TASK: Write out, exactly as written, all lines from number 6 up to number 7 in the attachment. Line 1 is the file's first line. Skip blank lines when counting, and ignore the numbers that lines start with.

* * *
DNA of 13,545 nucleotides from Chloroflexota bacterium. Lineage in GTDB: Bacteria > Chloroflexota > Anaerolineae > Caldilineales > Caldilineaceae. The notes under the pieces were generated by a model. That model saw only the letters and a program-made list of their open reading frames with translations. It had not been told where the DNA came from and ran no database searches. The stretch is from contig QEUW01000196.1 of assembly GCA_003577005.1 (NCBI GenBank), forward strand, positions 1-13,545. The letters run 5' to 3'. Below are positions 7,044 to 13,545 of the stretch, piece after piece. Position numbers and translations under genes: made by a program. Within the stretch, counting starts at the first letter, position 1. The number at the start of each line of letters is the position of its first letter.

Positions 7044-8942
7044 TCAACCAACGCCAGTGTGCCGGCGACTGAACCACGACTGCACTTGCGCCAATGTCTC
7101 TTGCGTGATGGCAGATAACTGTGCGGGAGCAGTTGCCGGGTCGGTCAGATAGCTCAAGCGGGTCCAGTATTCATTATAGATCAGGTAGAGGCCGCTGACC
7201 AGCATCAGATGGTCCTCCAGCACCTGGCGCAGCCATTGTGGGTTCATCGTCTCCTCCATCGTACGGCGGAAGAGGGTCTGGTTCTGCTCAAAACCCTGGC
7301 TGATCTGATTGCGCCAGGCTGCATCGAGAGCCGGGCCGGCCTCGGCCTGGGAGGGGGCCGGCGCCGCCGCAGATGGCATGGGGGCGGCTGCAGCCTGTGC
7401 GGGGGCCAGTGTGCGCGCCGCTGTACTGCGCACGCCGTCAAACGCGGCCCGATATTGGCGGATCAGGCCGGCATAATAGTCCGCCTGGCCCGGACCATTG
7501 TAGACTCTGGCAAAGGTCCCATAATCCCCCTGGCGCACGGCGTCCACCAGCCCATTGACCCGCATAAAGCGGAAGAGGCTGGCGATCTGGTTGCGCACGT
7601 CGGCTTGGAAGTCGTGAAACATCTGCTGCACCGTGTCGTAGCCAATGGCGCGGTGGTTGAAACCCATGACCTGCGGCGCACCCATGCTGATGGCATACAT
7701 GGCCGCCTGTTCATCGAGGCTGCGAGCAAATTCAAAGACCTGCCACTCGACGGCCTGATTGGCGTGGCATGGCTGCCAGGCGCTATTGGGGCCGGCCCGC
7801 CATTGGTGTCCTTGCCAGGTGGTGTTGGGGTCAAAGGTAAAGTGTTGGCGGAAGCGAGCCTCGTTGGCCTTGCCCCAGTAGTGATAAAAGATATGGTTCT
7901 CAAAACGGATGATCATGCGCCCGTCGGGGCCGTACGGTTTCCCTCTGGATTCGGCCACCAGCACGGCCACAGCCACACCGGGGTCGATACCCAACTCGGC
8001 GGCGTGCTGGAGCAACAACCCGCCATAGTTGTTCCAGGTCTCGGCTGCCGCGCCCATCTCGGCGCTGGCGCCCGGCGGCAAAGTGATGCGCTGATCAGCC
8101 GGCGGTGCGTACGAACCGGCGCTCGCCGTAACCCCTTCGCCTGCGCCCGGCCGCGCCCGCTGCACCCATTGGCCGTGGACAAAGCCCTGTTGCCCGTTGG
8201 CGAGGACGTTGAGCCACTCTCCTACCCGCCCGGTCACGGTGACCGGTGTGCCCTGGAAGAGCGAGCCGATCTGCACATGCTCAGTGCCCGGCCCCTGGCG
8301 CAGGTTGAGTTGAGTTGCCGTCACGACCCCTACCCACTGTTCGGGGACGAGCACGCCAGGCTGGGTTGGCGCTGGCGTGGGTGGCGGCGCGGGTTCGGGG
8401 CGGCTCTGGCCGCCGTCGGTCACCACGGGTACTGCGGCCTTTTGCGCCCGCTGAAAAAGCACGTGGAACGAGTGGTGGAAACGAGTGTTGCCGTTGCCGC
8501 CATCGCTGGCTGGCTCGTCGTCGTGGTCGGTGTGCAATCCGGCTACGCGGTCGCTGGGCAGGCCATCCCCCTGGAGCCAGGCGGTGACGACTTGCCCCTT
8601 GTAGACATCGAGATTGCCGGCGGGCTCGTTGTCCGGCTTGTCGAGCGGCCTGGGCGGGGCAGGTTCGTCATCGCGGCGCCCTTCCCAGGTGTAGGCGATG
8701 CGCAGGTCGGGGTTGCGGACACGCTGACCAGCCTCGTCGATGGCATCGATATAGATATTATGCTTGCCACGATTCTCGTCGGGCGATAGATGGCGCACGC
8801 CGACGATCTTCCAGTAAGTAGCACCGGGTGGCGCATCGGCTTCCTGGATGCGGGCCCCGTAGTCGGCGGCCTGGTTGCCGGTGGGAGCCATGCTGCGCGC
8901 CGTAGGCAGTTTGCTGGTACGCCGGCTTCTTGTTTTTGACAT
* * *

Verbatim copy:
7301 TGATCTGATTGCGCCAGGCTGCATCGAGAGCCGGGCCGGCCTCGGCCTGGGAGGGGGCCGGCGCCGCCGCAGATGGCATGGGGGCGGCTGCAGCCTGTGC
7401 GGGGGCCAGTGTGCGCGCCGCTGTACTGCGCACGCCGTCAAACGCGGCCCGATATTGGCGGATCAGGCCGGCATAATAGTCCGCCTGGCCCGGACCATTG